Arlington, Va. (Feb. 19, 2014) — Wage growth in private industry is expected to accelerate later this year, according to the preliminary first-quarter Wage Trend Indicator™ (WTI) released today by Bloomberg BNA, a leading publisher of specialized news and information.
The index rose to 98.87 (second quarter 1976 = 100) from 98.77 in the fourth quarter of 2013, marking its second consecutive quarterly gain.
“We’re still seeing steady but modest improvements in the labor market, which removes some workers from the large pool of unemployed,” economist Kathryn Kobe, a consultant who maintains and helped develop Bloomberg BNA’s WTI database, said. In addition, more employers are planning to make increases to their workforces, she said.
Kobe said she expects year-over-year wage growth in the private sector to rise slightly above 2.1 percent later in 2014. That was the gain recently reported by the Labor Department for 2013, according to the employment cost index (ECI). The WTI forecasts whether the rate of wage growth is accelerating or decelerating, but not the amount of the change.
Over its history, the WTI has predicted a turning point in wage trends six to nine months before the trends are apparent in the ECI. A sustained increase in the WTI forecasts greater pressure to raise private sector wages, while a sustained decline is predictive of a deceleration in the rate of wage increases.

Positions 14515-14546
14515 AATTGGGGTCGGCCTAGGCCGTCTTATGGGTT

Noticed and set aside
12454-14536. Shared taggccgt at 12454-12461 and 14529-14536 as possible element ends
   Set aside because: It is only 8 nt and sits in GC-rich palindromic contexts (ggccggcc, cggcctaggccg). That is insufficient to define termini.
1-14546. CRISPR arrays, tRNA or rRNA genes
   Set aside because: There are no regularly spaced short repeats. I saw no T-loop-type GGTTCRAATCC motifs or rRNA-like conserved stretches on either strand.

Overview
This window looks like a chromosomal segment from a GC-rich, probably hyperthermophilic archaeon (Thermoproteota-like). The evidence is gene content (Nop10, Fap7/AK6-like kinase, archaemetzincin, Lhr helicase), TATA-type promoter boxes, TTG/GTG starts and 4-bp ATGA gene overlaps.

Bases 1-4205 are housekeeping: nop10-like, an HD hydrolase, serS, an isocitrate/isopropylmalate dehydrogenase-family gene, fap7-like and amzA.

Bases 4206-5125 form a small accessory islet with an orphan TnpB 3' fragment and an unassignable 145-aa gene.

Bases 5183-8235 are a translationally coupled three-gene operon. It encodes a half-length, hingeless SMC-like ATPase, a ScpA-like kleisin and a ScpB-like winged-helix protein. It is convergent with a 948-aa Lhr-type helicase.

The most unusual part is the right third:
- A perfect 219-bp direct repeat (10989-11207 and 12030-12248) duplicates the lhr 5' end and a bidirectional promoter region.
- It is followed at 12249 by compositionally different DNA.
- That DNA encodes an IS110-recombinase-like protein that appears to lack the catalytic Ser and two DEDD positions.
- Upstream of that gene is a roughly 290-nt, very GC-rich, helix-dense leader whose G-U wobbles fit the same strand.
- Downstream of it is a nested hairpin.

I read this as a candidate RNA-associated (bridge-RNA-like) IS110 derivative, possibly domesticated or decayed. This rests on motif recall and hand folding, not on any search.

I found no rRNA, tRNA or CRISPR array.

Reflecting recent economic conditions, four of the WTI’s seven components made positive contributions to the preliminary first-quarter reading, while one factor was negative, and two were neutral.
This month's WTI report incorporates annual revisions to historical data based on revised component data published recently by DOL and the Federal Reserve.
Contributions of Components
Among the WTI’s seven components, the four positive contributors to the preliminary first-quarter reading were the unemployment rate and job losers as a share of the labor force, both measured by DOL; forecasters’ expectations for the rate of inflation, compiled by the Federal Reserve Bank of Philadelphia; and the share of employers planning to hire production and service workers in the coming months, taken from Bloomberg BNA’s quarterly employment outlook survey. The negative factor was industrial production, reported by the Federal Reserve Board. The neutral components were average hourly earnings of production and nonsupervisory workers, from DOL, and the share of employers reporting difficulty in filling professional and technical jobs, as shown in Bloomberg BNA’s survey.
Bloomberg BNA's Wage Trend Indicator™ is designed to serve as a yardstick for employers, analysts, and policymakers to identify turning points in private sector wage patterns. It also provides timely information for business and human resource analysts and executives as they plan for year-to-year changes in compensation costs.
The WTI is released in 12 monthly reports per year showing the preliminary, revised, and final readings for each quarter, based on newly emerging economic data.
More information on the Wage Trend Indicator is available on Bloomberg BNA's WTI home page at http://www.bna.com/wage-trend-indicator-p12884902670/.
The next report of the Wage Trend Indicator™ will be released on
Tuesday, March 18, 2014 (revised first quarter)
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